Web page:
Home / News / Kansas News / Region at risk for higher Spring tornado activity

Region at risk for higher Spring tornado activity

After a winter that started in the fall and broke several records along the way, now comes a forecast for a stormy spring.

Kansas and Missouri are already in tornado alley but this year we may see more tornadic storms, just as we’ve seen more storms over the winter season.

AccuWeather predicts a high frequency of severe weather risks this spring across Tornado Alley in Kansas, Missouri, Oklahoma, Texas and Nebraska.

READ: Former Kansan forever change by Joplin tornado

“We believe that the more traditional severe weather region of the central and southern Plains will have a higher potential for tornadoes and severe weather more frequently than they have experienced on average the past three years,” said AccuWeather Lead Long-Range Meteorologist Paul Pastelok.

Bryan Busby, Chief Meteorologist for KMBC News, agrees with the projections.

READ: Joplin rebuilds from massive tornado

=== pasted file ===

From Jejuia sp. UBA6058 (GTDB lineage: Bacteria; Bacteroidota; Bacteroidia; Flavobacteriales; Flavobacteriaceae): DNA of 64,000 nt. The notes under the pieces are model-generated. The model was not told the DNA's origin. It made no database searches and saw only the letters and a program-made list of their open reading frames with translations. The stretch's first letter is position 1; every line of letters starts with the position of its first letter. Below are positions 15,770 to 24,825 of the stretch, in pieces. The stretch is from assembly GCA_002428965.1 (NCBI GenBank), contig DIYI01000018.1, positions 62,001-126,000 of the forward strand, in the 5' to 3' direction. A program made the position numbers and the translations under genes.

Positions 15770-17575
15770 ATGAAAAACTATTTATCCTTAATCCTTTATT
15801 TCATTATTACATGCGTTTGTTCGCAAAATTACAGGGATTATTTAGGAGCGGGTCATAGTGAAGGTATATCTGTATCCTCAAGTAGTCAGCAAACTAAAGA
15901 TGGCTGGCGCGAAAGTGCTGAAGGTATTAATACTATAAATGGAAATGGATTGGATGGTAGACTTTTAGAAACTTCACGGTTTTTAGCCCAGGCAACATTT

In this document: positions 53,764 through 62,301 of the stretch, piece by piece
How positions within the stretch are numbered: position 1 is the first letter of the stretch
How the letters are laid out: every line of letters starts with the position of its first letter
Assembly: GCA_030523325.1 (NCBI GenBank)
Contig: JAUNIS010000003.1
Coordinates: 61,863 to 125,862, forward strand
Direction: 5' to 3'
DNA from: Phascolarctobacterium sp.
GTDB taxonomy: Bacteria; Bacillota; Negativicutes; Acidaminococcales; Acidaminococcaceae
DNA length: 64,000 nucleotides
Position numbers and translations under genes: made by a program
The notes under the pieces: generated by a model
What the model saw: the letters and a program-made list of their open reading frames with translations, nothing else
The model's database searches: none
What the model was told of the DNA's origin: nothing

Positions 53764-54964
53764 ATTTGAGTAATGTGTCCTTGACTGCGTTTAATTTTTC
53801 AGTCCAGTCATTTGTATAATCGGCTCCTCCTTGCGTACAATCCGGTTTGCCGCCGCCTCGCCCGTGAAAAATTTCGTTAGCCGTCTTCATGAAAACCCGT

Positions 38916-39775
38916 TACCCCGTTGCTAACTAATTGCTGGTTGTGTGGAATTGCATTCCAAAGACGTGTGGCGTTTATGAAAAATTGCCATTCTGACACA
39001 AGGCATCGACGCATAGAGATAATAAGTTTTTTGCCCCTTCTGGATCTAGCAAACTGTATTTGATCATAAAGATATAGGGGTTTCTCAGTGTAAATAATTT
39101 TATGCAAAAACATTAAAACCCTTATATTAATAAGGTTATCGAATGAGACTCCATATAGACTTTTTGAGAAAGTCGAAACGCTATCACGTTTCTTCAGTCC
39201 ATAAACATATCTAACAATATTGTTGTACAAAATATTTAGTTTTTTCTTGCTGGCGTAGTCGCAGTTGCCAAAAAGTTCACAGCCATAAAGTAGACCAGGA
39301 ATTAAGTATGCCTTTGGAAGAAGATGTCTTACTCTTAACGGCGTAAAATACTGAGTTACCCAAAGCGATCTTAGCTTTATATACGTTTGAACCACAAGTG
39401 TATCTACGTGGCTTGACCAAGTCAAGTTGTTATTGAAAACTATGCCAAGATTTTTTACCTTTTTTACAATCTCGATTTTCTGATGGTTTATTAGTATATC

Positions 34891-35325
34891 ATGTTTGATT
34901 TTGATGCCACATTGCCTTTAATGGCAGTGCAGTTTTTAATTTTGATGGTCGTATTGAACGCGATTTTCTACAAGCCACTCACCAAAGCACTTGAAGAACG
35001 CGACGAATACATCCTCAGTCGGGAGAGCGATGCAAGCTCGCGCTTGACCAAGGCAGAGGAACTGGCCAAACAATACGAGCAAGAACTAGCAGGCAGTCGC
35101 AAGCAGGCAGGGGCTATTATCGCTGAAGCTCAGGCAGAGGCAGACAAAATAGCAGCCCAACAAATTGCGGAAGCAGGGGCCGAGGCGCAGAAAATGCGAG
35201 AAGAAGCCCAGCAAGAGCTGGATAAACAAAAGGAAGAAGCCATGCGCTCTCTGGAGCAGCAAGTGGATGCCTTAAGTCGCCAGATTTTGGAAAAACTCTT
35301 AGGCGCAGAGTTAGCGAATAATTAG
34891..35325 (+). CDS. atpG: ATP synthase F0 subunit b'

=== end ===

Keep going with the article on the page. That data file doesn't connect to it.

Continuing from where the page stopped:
“I’ve been saying for a while that this going to be a more active severe weather season for sure,” Busby said. “We had a record low number of tornadoes last year, so that is certainly likely.”

The map AccuWeather shared showed Kansas City was just on the edge of the high-risk area but still within the elevated risk. A large portion of Kansas is in the bullseye.

Did you know that forecasters have predictions for tornados? They do.  AccuWeather predicts there will be 1,075 tornadoes in 2019, which is 9 percent more than the 987 tornadoes in 2018. However, the figure is 6 percent fewer than the U.S. annual average of 1,141.

AccuWeather said the 525 tornadoes expected from March through May are almost exactly the normal average of 526 from March through May. In 2018, just 345 occurred from March through May.